An arepa is a bread made of corn originating from the northeast of Colombia, and which has now spread to other areas in Latin America. It is similar to the Mesoamerican tortilla and even more to the Salvadoran pupusa. Arepas are most popular in Colombia and Venezuela. In Panama, the Arepa is called Panamanian Tortilla.
The word "arepa" may originate from the language of the Caribes andCumanagoto Tribes at the northeast of Venezuela (Carupano, Sucre State).
The arepa is a flat, unleavened patty made of cornmeal which can be grilled, baked, or fried. The characteristics of the arepa vary from region to region: It may vary by color, flavor, size, thickness, garniture, and also the food it may be stuffed with. Arepa is a native bread made of ground corn,water, and salt which is fried into a pancake-like bread. It is either topped or filled with meat, eggs, tomatoes, salad, cheese, shrimp, or fish.
There are two ways to prepare the dough. The traditional, labor-intensive method requires the maize grains to be soaked, then peeled and ground in a large mortar known as a pilón. The pounding removes the pericarp and the seed germ, as onlythe cotyledons of the maize seed are used to make the dough. The resulting mixture, known as mortared maize, or maíz pilado, was normally sold as dry grain to be boiled and ground into dough.
The most popular method today is to buy pre-cooked arepa cornmeal. The flour is mixed with water and salt, and occasionally oil, butter, eggs, and/or milk. After being kneaded and formed into patties, thedough is fried, grilled, or baked. This production of corn is unusual for not using the nixtamalization, or alkali cooking process, to remove the pericarp of the corn kernels. Arepa flour is lower in nutritive value than nixtamal, with its protein value reduced by half.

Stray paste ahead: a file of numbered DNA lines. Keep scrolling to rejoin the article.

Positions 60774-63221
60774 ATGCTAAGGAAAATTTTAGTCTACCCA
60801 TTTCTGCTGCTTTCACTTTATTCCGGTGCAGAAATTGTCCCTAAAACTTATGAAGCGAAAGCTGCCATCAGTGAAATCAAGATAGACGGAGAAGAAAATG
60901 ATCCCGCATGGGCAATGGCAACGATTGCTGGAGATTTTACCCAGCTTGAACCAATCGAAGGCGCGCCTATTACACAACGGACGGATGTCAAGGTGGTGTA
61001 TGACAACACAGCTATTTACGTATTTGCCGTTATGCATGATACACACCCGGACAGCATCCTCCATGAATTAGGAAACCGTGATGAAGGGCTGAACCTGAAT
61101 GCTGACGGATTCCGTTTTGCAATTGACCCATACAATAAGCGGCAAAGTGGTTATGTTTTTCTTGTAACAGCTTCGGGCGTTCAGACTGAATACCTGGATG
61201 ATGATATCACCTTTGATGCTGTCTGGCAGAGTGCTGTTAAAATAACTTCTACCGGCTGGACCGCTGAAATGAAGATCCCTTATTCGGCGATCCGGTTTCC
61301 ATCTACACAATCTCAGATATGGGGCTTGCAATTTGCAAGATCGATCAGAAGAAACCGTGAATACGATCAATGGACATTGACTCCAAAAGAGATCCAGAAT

Pre-made arepa flour is specially prepared for making arepas and other maize dough-based dishes suchas hallacas, bollos, tamales, empanadas, and chicha. The most popular brand names of corn flour are Harina PAN in Venezuela and Areparina in Colombia. Pre-made arepa flour is usually made from white corn, but there are yellow corn varieties available. Pre-made arepa flour was first created and produced by Empresas Polar, who owns the PAN brand and is the primary distributor of this flour in thecountry.
Electric arepa makers
In Venezuela, various kitchen appliance companies sell appliances like the Tostyarepa and Miallegro's MiArepa, similar to a waffle iron, which cook arepas using two hot metallic surfaces clamped with the raw dough inside. In Venezuela, the arepa is traditionally grilled on a budare, which is a flat, originally non-metallic surface which may or may not have a handle.Arepas cooked this way are called tostadas. Nowadays, it is common to follow the grilling process that forms a crust, known as a concha, within twenty to twenty five minutes of cooking at high heat in an oven. Electric arepa makers such as the Tostyarepa and MiArepa reduce cooking time from fifteen to twenty five minutes per side to seven minutes or less.
Electric arepa makers are not popular inColombia, with most households choosing to prepare them traditionally.
The predecessor of the arepa was a staple of the Timoto-cuicas, an Amerindian group that lived in the northern Andes of Venezuela. Other Amerindian tribes in the region, such as the Arawaks and the Caribs, widely consumed a form of the arepa known as casabe made from cassava (yuca). With the colonization by theSpanish, the food that would become the arepa was diffused into the rest of the region, known then as La Gran Colombia (Colombia, Venezuela, Ecuador, Panama).
Both Colombians and Venezuelans view the arepa as a traditional national food. The arepa has a long tradition in both countries, with local recipes that are delicious and varied.
In Colombia, the arepa has deep roots in...